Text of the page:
The brutal murder of a Filipina transgender in an Olongapo City motel by American suspect Private First Class Joseph Scott Pemberton of the US Marines highlights the impunity with which violence against Lesbians, Gays, Bisexual, and Transgenders (LGBT) as well as women is perpetrated in the country.
Jennifer died of drowning from her face’s being pushed down the toilet bowl, leaving injuries and lacerations on her head and neck. Her lifeless body was found 11:30 PM in the evening of October 11, just a few minutes after she stepped out of a disco bar and checked in the motel just across the street with Pemberton.
Her life’s being made a plaything by an American soldier as part of his “rest and recreation” in the Philippines is a glaring reminder of the hate crimes, discrimination, and violence that LGBTs and women in the country are subjected to everyday.
Jennifer’s untimely death in the hands of a US marine also serves as the clearest illustration of the way US imperialism intensifies the gender oppression of LGBTs and women wherever it spreads its tentacles.
Cases of sexual exploitation and violence are sure to rise with the coming of more US troops in Philippine soil under the Visiting Forces Agreement (VFA) and the Enhanced Defense Cooperation Agreement (EDCA).
Pemberton is one of over 3,000 US troops who are in the Philippines as part of the Philippine Amphibious Landing Exercise (PHIBLEX). The American soldiers were on board the USS Peleliu and the USS Germantown which docked in the country last month.
It is a mark of the lopsidedness of the VFA that custody over US troops charged with violating Philippine laws “shall immediately reside with US military authorities.” Pemberton is said to be detained aboard the USS Peleliu.
Under the VFA, President Noynoy Aquino’s government may have requested for a handover of custody of the suspected US serviceman in its favor. However, the Aquino’s shameless puppetry to its US masters became apparent with its immediate surrender custody of Pemberton to US authorities.
Jennifer’s family is demanding that the US ships, which are on port call in Subic Bay after the naval exercises, be prevented from leaving in order to make possible the unhindered investigation into the murder.
But even the Armed Forces of the Philippines (AFP) have joined the fray by attacking those calling for justice as “over reacting” and defending the suspect for having simply committed an innocent “crime of passion.”
The police are meanwhile leading the efforts at victim-blaming by irresponsibly insinuating that the victim may have deceived or attempted to rob the perpetrator.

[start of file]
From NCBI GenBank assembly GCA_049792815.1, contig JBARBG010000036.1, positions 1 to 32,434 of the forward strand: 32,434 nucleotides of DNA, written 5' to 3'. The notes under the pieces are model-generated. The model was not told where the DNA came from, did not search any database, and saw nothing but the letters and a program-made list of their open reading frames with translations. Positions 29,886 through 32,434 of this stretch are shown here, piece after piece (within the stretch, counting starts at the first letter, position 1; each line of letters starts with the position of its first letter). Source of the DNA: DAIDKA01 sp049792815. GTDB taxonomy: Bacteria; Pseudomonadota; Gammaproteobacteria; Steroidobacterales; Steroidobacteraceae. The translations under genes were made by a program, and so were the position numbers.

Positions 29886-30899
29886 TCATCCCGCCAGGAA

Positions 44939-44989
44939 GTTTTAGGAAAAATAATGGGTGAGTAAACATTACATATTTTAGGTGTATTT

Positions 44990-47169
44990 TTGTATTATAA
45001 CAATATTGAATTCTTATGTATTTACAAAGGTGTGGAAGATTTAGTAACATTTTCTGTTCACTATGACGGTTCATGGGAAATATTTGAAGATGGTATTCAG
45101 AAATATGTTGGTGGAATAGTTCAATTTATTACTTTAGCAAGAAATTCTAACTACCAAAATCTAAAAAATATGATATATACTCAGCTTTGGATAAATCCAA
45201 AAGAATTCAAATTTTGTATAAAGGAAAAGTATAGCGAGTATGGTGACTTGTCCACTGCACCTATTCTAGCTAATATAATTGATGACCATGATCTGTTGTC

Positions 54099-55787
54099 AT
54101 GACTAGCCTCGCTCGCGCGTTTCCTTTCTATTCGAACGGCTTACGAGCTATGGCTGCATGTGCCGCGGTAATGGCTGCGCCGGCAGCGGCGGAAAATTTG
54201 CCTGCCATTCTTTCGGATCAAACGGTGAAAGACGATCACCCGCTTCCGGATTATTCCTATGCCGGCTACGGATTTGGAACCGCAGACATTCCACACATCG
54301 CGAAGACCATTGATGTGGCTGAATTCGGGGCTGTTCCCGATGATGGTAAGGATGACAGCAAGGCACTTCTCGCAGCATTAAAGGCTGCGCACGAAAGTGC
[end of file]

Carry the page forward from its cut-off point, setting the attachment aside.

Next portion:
The Aquino government and the military brass are deceitfully claiming that the death of Jennifer and other excesses of the unequal agreements with the US are a small price to pay to defend the country from the rise of China. The claimed assertion of sovereignty through its very violation instantly reveals the absurdity of this position.
It becomes another example of how the supposed threat from China is whipped up to legitimize the unequal relations between the US and the Philippines.
Jennifer’s death is another painful reminder of the continuing neocolonial relations between the US and the Philippines even after the withdrawal of the US military bases in Subic and Clark in 1991. In spite of nominal independence, the country remains indirectly controlled by the US.
From the shooting of peasant Buying-Buyong Isnijal by American soldier Reggie Lane in 2002 to the rape of Suzette Nicolas by US Lance Corporal Daniel Smith in 2005, among many other cases, US troops committing crimes in Philippine soil are never held accountable for their wrongdoings.
As former University of the Philippines Faculty Regent Prof. Judy Taguiwalo puts it, “Nothing has changed since American soldiers killed Filipinos and considered them wild pigs so powerfully depicted in Nora Aunor’s film Minsa’y Isang Gamu-Gamo.”
To decontextualize Jennifer’s gruesome murder from the reality of US domination over the Philippines by keeping it a gender issue alone is hence to turn a blind eye as to how the country’s subservient foreign relations and state policies favoring foreign powers like the US provided the condition for the death of Jennifer.
Moreover, the spread of US troops and military bases around the world has served to reinforce a global capitalist order that marginalizes and discriminates, in the words of Prof. Sarah Raymundo, “against subjects who do not fit into its normalized standards of sexuality.”
Indeed, for while the LGBT identity is tolerated by capitalism as consumers in niche markets, its value as an additional source of profits came, adds Raymundo, with the persistence of gender discrimination and restrictions over the LGBT community’s political freedoms.
In the end, removing US imperialism from the picture effectively obscures the way the liberation for LGBT and women from discrimination, violence, and oppression is unavoidably bound to the political and economic transformation of society itself.